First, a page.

NOTE: I’m assuming you’re familiar with programming, and programming with JavaScript in particular.

If you’re like me, and you’re getting started with developing on Ethereum, you’re likely struggling to define a learning path. I recently saw someone put it this way:

I have found it very challenging to even know what questions to ask.

I have found developing on Ethereum, and blockchain in general, so new and different, that I have had to invest a significant amount of time just getting acquainted with terminology and understanding the big picture.

After several weeks I am now beginning to feel a little less lost; I have a basic understanding of what it means to develop on Ethereum, as well as what tools and resources are available to me. I’ve put together a brief outline of what I’ve done so far, and hopefully this will help you get started, as well.

Starting with the Basics

The first step is to gain a basic understanding of the following:

  • What is a blockchain?
  • What is Bitcoin?
  • What is Ethereum?
  • How are Bitcoin and Ethereum different?
  • What is a decentralized application, or DApp?

This isn’t hard to do; there are numerous videos detailing the above.

The specifics of the development workflow is where I got stuck.

The Big Picture - How to Develop on Ethereum

DApps running on the Ethereum network can be composed of the following parts:

  • Smart Contracts - Blockchain code that runs in the Ethereum Virtual Machine
  • Front End UI - HTML/CSS/JS + web3.js
  • Backend Code running in the traditional way (optional)

Smart Contracts

Smart Contracts are the programs that run on the Ethereum network, in the Ethereum Virtual Machine. It is with Smart Contracts that you can query and make transactions / save data on the blockchain.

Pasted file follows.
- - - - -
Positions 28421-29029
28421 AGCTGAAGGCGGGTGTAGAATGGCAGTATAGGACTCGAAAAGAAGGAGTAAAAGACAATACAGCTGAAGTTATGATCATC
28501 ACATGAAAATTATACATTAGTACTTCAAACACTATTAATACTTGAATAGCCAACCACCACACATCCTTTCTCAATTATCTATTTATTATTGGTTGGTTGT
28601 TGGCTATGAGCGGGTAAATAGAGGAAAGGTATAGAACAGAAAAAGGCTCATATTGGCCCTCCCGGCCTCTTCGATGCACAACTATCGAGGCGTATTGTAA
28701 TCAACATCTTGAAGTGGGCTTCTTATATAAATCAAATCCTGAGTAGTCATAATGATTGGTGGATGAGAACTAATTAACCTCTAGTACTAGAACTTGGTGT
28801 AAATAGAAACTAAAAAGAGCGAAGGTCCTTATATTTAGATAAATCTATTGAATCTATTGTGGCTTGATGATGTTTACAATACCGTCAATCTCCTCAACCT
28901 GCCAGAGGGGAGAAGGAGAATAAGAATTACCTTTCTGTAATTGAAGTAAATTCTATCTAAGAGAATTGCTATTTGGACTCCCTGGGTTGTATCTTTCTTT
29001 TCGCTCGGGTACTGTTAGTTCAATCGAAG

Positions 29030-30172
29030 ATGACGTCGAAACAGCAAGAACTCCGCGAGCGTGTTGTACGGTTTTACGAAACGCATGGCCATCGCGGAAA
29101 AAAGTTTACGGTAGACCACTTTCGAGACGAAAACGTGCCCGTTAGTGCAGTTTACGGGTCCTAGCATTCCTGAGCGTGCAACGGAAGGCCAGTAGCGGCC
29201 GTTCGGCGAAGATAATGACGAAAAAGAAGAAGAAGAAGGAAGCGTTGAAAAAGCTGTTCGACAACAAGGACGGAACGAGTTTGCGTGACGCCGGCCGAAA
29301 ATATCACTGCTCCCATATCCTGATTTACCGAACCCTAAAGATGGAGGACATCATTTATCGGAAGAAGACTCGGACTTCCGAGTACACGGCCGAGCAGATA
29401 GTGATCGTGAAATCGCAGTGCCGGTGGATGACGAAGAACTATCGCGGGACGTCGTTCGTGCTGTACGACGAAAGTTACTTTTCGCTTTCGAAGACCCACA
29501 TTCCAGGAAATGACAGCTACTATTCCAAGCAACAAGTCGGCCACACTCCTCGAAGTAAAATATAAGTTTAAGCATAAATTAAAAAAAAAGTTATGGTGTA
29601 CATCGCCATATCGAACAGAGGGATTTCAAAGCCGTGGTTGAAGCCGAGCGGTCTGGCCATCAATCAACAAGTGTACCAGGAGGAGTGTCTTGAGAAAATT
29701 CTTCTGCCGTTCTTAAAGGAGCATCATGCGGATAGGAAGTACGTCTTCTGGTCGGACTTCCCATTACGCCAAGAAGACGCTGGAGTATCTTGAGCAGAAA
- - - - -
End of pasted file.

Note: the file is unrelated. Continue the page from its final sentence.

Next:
You write Smart Contracts with a language like Solidity or Vyper. These are statically typed languages compiled into bytecode that can be understood by the Ethereum Virtual Machine.

I am most familiar with C-style languages, so I got started with Solidity. It is my understanding that Solidity is the most widely used in the industry, so if your goal is a job, you’ll also want to start with Solidity.

A Smart Contract is like a class in any class-oriented (object-oriented) language, so if you are familiar with JavaScript and a class-based language like C# or even PHP, you won’t find it too difficult getting used to the syntax.

Front End and web3.js

The front end code interacts with the Smart Contracts via a library called web3.js. There are other libraries (web3.py, ethers.js), but I understand web3.js is the most used, so that is what I started with.

web3.js gives you the methods needed to query and send data to the Smart Contract. The library understands HOW to talk to the Smart Contracts on the network because of Application Binary Interface files - ABIs.

These ABI files are generated when you use a tool like Truffle - truffle compile; they are JSON files.

In your front end JavaScript, you first create a web3 object using the address of your smart contract and the relevant ABI. From there you have access to different methods that allow you to easily interact with the Smart Contract just as you would any 3rd-party API.

Centralized Backend (optional)

I haven’t quite figured this part out, yet, though I understand a lot of DApps are a mix of Smart Contracts and “traditional” backend code on a centralized server. As I get more familiar with the WHY and WHEN to use a centralized backend, I will share those insights here on the blog.

Getting Started

Step 1 - Learn the Basics with CryptoZombies

I recommend getting started with the CryptoZombies tutorial. It will help you get familiar with the basics of Solidity and Smart Contracts in general.

The lessons are bite-sized enough that you can complete a number of them in a short amount of time, and the scope isn’t so huge that you will get overwhelmed.

While this makes the tutorial easier to get through, it also means you’ll have to do a lot of practice on your own to internalize what you’ve “learned” in the tutorial. The tutorials themselves don’t offer much in the way of repetition or challenges to help you practice.

Step 2 - Build Your Own DApps

I completed the entire CryptoZombies course before I moved onto building my own application. I had to keep the tutorial open in my browser, though, for reference; there’s just too much material to remember it all in one go.

With CryptoZombies you will get familiar with using 3rd-party Smart Contracts to augment your own. OpenZeppelin is a company that has made numerous Smart Contracts / Libraries available for other developers to use. OZ’s “Proxy” contracts are battle-tested and free to use, so once you’re done with CryptoZombies, you should get to work building your own application using OZ’s Proxy Contracts.